I should be in Ireland right now. Those were the plans Tish and I had made late in the summer. We would drive to Boston to visit with my oldest, Nathan and Coppelia, dropping off a truck-load of presents from the baby shower. From there we would fly to Paris, connecting to Shannon. But Life had other plans. An attack of H1N1 influenza left my immature immune system in disarray.
So if you count the 4-5 days of increasing lethargy and coughing before my temperature spiked, add the four days of fevered hospitalization, then consider the full week of slowly regaining strength and energy, I lost almost two and a half weeks during an atypically active period of my otherwise deliberate and plodding lifestyle.
What an inconvenience! My trip cancelled. Work on the blog interrupted. The garden calls out to be put to bed for winter. The outdoor playset we bought for the girls at a garage sale lies disassembled and only half restored. I have been too tired to read or do anything else constructive. The inconvenience of illness, of putting life on hold, leads all too easily to feelings of depression.
And yet this small though potentially serious illness was just a minor detour in the trajectory of my life. When I consider the audience that I am writing for, when I consider the depth and scope of the struggles and suffering that we, as survivors of cancer, have endured, then complaining about this minor H1N1 detour seems a weak and superficial exercise. But my fever was real, my delirium, my coughing spells, my fatigue, my nausea all impinged dramatically if only briefly on the past three weeks.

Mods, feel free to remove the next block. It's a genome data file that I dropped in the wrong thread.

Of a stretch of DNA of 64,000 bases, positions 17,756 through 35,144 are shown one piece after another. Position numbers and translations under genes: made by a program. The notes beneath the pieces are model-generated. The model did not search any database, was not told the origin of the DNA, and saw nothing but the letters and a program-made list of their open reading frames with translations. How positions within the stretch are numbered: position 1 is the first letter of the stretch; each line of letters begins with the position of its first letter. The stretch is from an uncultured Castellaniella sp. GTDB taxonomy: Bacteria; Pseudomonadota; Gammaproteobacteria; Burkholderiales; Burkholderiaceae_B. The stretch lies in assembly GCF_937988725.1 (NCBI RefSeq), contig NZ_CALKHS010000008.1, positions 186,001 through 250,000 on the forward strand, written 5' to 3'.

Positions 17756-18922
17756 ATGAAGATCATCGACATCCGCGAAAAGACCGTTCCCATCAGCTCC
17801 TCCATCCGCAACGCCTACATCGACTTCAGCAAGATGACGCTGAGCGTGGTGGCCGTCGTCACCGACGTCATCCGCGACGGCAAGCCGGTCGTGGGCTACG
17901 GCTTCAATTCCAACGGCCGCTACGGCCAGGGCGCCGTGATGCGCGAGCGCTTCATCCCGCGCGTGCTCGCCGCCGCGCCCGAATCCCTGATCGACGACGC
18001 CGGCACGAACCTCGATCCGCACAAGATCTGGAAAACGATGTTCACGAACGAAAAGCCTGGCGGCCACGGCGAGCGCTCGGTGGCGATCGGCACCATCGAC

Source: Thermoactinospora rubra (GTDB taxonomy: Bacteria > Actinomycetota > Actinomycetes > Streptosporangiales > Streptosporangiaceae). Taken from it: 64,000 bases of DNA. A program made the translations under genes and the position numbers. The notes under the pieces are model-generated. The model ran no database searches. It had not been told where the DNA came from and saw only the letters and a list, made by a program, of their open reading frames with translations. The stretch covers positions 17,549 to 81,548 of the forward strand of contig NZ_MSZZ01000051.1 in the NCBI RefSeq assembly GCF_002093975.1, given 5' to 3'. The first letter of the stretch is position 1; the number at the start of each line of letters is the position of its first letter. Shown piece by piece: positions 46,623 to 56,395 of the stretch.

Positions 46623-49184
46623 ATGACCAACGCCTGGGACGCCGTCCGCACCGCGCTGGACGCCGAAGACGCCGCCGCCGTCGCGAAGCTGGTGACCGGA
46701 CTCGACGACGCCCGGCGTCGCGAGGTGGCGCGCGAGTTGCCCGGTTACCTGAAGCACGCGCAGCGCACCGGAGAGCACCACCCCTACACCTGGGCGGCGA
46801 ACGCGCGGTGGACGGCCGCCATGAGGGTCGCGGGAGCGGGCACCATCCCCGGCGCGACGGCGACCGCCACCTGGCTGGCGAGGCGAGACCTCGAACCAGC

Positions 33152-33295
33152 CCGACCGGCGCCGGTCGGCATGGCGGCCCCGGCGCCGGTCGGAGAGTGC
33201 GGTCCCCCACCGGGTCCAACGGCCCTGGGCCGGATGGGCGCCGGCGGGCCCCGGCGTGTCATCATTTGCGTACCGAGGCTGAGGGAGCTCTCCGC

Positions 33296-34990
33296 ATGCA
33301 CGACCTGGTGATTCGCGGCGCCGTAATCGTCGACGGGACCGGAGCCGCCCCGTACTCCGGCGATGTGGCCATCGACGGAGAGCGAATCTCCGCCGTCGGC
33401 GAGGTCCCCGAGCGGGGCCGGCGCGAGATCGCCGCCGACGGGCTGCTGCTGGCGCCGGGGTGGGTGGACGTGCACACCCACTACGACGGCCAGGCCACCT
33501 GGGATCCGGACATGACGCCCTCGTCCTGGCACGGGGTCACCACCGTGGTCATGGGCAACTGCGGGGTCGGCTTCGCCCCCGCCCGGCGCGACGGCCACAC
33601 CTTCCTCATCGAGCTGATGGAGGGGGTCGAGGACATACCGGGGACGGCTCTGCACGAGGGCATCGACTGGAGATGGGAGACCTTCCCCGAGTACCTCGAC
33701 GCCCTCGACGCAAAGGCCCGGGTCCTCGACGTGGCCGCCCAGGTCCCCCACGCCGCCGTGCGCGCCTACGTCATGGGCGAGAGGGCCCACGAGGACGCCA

The episode serves are a reminder of what illness and disease can do to a life. If such a brief, acute episode of disease can throw us such a curve, then remember back (not so long ago for some) to that first, second or third bout with the Beast. It occurs to me that “inconvenience” is an understatement when applied to cancer. The word simply does not have enough power to convey the bulldozer effect of a diagnosis of cancer. Cancer, when it happens, is not a mere detour to inconvenience the forward progress of our lives. The road is closed. It may never open again.
All that I suffered and was despondent about the past few weeks represents but a kernel of what I went though in 2001 and again in 2004. H1N1 was a shadow. Leukemia was shock and awe.
Suffering is suffering, however great the degree. You readers identified. And I appreciate all the messages of encouragement and sympathy. We are a community afterall.